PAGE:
Resolve a name

The Resolver contract handles the resolution between the name domain and the resource. Each Registry entry references a Resolver.

Libraries

Resolution libraries are available for developers to integrate and resolve RNS domains and subdomains in their own applications, wallets, exchanges.

Resolution process

The resolution can be described in three steps:

  1. Check the state of a domain in the registrar:

     var state = registrar.state(web3.sha3('adomain'))
     if (state != 2) console.log("This domain is not owned!")
    
  2. Query the RNS to retrieve the domain’s resolver:

     var label = 'satoshi'
     var node = namehash(label + '.rsk')
     var resolverAddress = rns.resolver(node)
    
     if (resolverAddress == '0x0') console.log('No resolver configure for ' + label)
     else console.log('Resolver address configure for ' + label + ' is ' + resolverAddress)
    

    Yielded address may be 0x0 if the Resolver is not configured or the domain node is not yet present in the Registry.

  3. Finally resolve the domain through the addr getter from the Resolver:

     var resolver = ResolverInterface.at(resolverAddress)
     var address = resolver.addr(node)
    
     if (address == '0x0') console.log('The domain ' + label + ' does not resolve to any address!')
     else console.log("The domain 'adomain' resolves to " + address)
    

Public Resolver

RNS provides a Public Resolver that supports addr and hash storage for each node registered in the Registrar contract. The addr is the typical resolution for and address node, and the hash is free to use. The resolution for a name that uses the Public Resolver looks like this:

function resolve(domain) {
    var node = namehash(domain)
    var resolverAddress = rns.resolver(node)

    if (resolverAddress == '0x0') return null

    var resolver = ResolverInterface.at(resolverAddress)
    var address = resolver.addr(node)
    return address
}

Example

alice-rsk

Custom Resolver

The flexibility of the model allows users to create their own custom resolvers that fit their needs. Regardless of the resolver details, all of them should implement the following method:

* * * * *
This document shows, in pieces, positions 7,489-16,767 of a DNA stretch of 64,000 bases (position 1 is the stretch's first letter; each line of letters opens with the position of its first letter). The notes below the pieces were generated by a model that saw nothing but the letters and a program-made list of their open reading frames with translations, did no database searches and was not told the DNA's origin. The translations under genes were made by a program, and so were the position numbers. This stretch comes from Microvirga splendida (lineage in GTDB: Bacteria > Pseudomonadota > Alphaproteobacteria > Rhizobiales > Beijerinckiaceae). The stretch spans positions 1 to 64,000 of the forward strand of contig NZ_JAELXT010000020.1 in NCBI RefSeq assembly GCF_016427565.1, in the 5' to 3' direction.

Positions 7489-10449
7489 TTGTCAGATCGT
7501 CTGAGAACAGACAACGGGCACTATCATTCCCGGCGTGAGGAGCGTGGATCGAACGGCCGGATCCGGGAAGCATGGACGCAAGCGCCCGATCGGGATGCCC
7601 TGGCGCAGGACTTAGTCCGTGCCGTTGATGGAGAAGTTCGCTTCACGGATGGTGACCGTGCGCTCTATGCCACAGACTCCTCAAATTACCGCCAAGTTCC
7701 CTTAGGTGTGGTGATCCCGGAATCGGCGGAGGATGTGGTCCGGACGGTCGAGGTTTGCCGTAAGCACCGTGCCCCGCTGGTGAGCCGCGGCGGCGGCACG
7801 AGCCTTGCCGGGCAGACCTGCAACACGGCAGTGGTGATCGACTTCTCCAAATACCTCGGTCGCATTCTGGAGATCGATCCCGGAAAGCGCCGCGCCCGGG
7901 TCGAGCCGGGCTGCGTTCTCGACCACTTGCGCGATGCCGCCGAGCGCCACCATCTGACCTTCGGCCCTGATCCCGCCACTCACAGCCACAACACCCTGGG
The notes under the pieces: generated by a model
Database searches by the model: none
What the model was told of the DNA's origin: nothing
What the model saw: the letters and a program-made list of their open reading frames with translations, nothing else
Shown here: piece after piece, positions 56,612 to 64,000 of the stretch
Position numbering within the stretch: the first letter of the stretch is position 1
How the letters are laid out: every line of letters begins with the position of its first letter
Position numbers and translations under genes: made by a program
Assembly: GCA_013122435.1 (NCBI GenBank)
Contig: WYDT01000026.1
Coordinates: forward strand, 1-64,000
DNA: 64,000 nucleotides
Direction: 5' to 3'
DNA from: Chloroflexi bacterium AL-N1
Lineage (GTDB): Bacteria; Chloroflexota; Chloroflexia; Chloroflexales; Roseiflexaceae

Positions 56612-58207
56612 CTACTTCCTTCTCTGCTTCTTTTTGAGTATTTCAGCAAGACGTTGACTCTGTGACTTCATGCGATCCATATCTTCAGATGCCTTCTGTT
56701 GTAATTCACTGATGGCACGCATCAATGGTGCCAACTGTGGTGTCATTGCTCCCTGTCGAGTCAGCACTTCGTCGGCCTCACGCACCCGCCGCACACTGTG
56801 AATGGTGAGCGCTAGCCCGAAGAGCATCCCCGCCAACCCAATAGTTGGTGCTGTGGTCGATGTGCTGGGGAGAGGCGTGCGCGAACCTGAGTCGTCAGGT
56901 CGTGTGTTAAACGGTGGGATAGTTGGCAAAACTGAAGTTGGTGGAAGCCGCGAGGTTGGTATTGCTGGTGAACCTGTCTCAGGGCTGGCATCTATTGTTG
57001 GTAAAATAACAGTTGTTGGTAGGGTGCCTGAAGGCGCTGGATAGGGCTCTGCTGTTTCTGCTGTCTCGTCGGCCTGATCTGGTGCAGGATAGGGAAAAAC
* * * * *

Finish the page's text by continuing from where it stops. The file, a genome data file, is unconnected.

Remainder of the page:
function supportsInterface(bytes4 interfaceID) constant returns (bool)

This method can be queried from outside the contract to verify whether it supports a particular kind of record, defined by the signature of its interface.

Defined or well-known record types are:

Interface ID
Address addr(bytes32) 0x3b3b57de
Chain address chainAddr(bytes32,bytes8) 0x8be4b5f6
Content content(bytes32) 0xd8389dc5

So, when the resolver is a custom on, we should:

function resolve(domain) {
    var node = namehash(domain);
    var resolverAddress = rns.resolver(node);

    if (resolverAddress == '0x0') return null

    var resolver = ResolverInterface.at(resolverAddress)

    if(!resolver.supportsInterface('addr')) return null

    var address = resolver.addr(node)
    return address
}

Org. example

alice-inc-rsk

Resolve onchain

In our contract we would want to implement a way to use domains instead of addresses. Here’s a simple example:

pragma solidity ^0.4.24;

contract AbstractPublicResolver {
    function PublicResolver(address rnsAddr) public;
    function supportsInterface(bytes4 interfaceID) public pure returns (bool);
    function addr(bytes32 node) public view returns (address ret);
    function setAddr(bytes32 node, address addrValue) public;
    function hash(bytes32 node) public view returns (bytes32 ret);
    function setHash(bytes32 node, bytes32 hashValue) public;
}

contract Operation {
    function operationWithAddr(address addr) public {
        opreation(addr)
    }

    function operationWithRNS(bytes32 node) public {
        AbstractPubliResolver resolver = rns.resolver(node);
        if(resolver == 0x00 || !resolver.supportsInterface('addr')) revert();
        var addr = resolver.addr(node);
        operation(addr)
    }

    function operation(address addr) internal {
        // Do something
    }
}

Namehash

The namhash function is a recursive cryptographic function used to store nodes and subnodes.

The namehash function is defined:

namehash([]) = 0x0000000000000000000000000000000000000000000000000000000000000000
namehash([label, node]) = keccak256(namehash(node), keccak256(label))

In JavaScript: Or:

function namehash (string) {
    let node = '0000000000000000000000000000000000000000000000000000000000000000'

    if (string) {
        let labels = string.split('.')

        for (let i = labels.length - 1; i >= 0; i--) {
            let labelHash = web3.sha3(labels[i]).slice(2) // or your own sha3 function
            node = web3.sha3(node + labelHash, {encoding: 'hex'}).slice(2)
        }
    }

    return `0x${node}`

In Python:

def namehash(name):
    if name == '':
        return '\0' * 32
    else:
        label, _, remainder = name.partition('.')
        return sha3(namehash(remainder) + sha3(label))

In the Registry contract we can find:

bytes32 subnode = keccak256(abi.encodePacked(node, label));